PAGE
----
These are the painful results of a personalized civil service in our view as permanent secretaries”. Although his deduction of the situation may be summed as sour grapes because he is one of the ‘victims’ of the reshuffle, he is convinced this is a perfect description of the rationale behind frequent changes and transfers characterising the current civil service.

The result of it all, he said, is that “there is too much instability at managerial and strategic levels of the civil service leading to a noticeable directionless civil service.” He continued: “Changes and transfers are inevitable in the civil service, but to a permissible scale and frequency. Think of soccer team coach who changes and transfers his entire squad every month; you know the consequences?”

The Tsunami has hit hard at critical departments and Ministries leaving a strong wave of uncertainty, many demoralised and some jobless. In traditional approaches to public administration, democracy gives the goals; and bureaucracy delivers the technical efficiency required for implementation. But the recent moves in the civil service are indicative of conflicting imperatives – the notion of separation between politicians and administrators is becoming blurred by the day.

“Look at what happened to Prisons and BDF where second in command were overlooked for outsiders, and these are the people who had sacrificially served for donkey’s years hoping for a seat at the ladder’s end. The frequency of the changes, at times affecting the same Ministry or individual also demonstrates some level of ineptitude, clumsiness and lack of foresight from those in charge,” remarked the PS who added that their view is that the transfers are not related to anything but “settling scores, creating corruption opportunities and pushing out perceived dissident and former president, Ian Khama’s alleged loyalists and most of these transfers are said to be products of intelligence detection.”

Partly blaming Khama for the mess and his unwillingness to let go, the PS dismissed Masisi for falling to the trap and failing to outgrow the destructive tiff. “Khama is here to stay and the sooner Masisi comes to terms with the fact that he (Masisi) is the state President, the better. For a President to still be making these changes and transfers signals signs of a confused man who has not yet started rolling his roadmap, if at all it was ever there. I am saying this because any roadmap comes with key players and policies,” he concluded.

The Ministry of Health and Wellness seems to be the most hard-hit by the transfers, having experienced three Permanent Secretaries changes within a year and a half. Insiders say the changes have everything to do with the Ministry being the centre of COVID-19 tenders and economic opportunities. “The buck stops with the PS and no right-thinking PS can just allow glaring corruption under his watch as an accounting officer. Technocrats are generally law abiding, the pressure comes with politically appointed leaders racing against political terms to loot,” revealed a director in the Ministry preferring anonymity.

The latest transfer of Kabelo Ebineng she says was also motivated by his firm attitude against the President’s blue-eyed Task Team boys. “The Task Team wants to own the COVID-19 pandemic and government interventions and always cry foul when the Ministry reasserts itself as mandated by law,” said the director who added that Masisi who was always caught between the crossfire decided on sacrificing Ebineng to the joy of his team as they (Task Team) were in the habit of threatening to resign citing Ebineng as the problem.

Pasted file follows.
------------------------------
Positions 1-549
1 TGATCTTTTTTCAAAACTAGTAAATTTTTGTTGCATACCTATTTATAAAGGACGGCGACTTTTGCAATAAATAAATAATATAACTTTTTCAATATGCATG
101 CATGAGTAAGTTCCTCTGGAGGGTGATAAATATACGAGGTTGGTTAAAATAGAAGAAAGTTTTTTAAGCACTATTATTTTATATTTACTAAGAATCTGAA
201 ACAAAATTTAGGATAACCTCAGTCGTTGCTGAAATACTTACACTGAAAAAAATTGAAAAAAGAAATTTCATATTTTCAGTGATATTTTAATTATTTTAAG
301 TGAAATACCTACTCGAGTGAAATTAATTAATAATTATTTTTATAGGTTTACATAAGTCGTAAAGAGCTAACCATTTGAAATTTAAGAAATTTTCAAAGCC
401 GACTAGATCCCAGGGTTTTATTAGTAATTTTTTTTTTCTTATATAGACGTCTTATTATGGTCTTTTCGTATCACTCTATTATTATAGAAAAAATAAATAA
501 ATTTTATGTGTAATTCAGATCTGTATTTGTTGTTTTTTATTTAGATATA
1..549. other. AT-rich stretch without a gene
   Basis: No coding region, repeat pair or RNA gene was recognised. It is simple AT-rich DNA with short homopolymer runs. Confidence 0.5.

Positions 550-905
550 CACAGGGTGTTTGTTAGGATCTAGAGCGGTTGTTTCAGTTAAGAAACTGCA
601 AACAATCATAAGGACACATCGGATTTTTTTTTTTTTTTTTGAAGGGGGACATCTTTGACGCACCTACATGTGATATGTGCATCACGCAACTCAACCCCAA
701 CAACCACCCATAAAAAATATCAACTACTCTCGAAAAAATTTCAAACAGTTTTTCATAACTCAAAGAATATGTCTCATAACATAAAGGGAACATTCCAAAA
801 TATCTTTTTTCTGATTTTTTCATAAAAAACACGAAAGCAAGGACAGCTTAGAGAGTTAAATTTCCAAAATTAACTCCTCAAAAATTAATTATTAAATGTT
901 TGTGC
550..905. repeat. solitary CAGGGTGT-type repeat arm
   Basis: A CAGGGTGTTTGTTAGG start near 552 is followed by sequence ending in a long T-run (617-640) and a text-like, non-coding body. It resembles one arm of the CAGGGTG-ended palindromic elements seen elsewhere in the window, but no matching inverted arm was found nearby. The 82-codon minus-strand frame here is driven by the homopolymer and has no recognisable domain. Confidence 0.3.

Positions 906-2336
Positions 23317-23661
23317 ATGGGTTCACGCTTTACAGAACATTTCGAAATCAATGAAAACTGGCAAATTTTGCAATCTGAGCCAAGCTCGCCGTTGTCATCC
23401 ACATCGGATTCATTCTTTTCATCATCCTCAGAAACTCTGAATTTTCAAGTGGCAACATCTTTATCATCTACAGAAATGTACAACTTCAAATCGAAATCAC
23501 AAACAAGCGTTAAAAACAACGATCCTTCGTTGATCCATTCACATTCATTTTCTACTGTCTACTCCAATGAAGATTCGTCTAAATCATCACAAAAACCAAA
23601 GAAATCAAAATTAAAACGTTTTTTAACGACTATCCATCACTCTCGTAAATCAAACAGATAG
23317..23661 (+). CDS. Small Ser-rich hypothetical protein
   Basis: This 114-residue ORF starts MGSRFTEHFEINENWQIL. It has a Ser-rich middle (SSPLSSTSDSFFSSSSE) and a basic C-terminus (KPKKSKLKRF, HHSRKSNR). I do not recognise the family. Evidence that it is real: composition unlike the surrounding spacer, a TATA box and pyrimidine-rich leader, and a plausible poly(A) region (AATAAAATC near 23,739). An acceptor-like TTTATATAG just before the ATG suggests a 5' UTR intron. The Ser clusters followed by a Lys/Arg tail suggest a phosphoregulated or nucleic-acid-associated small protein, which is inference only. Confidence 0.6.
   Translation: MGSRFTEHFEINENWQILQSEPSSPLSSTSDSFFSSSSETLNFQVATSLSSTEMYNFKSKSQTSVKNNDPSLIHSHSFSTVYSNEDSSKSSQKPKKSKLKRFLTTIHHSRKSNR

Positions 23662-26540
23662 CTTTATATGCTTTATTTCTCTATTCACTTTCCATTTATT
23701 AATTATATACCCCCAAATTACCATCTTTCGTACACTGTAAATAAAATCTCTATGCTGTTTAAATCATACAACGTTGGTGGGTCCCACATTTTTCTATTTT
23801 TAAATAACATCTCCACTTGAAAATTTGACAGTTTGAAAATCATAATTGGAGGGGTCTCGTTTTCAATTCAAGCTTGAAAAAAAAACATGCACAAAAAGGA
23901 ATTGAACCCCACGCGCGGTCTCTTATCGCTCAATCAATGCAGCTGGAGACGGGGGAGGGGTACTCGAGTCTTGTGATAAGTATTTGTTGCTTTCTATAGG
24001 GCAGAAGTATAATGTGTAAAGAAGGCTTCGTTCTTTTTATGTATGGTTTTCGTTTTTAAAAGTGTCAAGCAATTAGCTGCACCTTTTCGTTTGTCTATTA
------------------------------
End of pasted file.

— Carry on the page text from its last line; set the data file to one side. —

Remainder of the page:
Ebineng joins the Office of the President as a deputy Coordinator (government implementation and coordination office).The incoming PS is the soft-spoken Grace Muzila, known and described by her close associates as a conformist albeit knowledgeable.

One of the losers in the grand scheme is Thato Raphaka who many had seen as the next PSP because of his experience and calm demeanour following a declaration of interest in the Southern African Development Community (SADC) Secretary post by the current PSP, Elias Magosi.

But hardly ten months into his post, Raphaka has been transferred out to the National Strategy Office in what many see as a demotion of some sort. Other notable changes coming into OP are Pearl Ramokoka formerly with the Employment, Labour and Productivity Ministry coming in as a Permanent Secretary and Kgomotso Abi as director of Public Service Reforms.

One of the ousted senior officers in the Office of the President warned that there are no signs that the changes and transfers will stop anytime soon: “If you are observant you would have long noticed that the changes don’t only affect senior officers but government decisions as well. A decision is made today and the government backtracks on it within a week. Not only that, the President says this today, and his deputy denies it the following day in Parliament,” he warned.

Some observers have blamed the turmoil in the civil service partly to lack of accountable presidential advisers or kitchen cabinet properly schooled on matters of statecraft. They point out that politicians or those peripheral to them should refrain from hampering the technical and organizational activities of public managers – or else the party (reshuffling) won’t stop.

In the view expressed by some Permanent Secretaries, Elias Magosi, has not really been himself since joining the civil service; and has cut a picture of indifference in most critical engagements; the most notable been a permanent secretaries platform which he chairs. As things stand there is need to reconcile the imperatives of democracy and democracy in Botswana. Peace will rein only when public value should stand astride the fault that runs between politicians and public managers.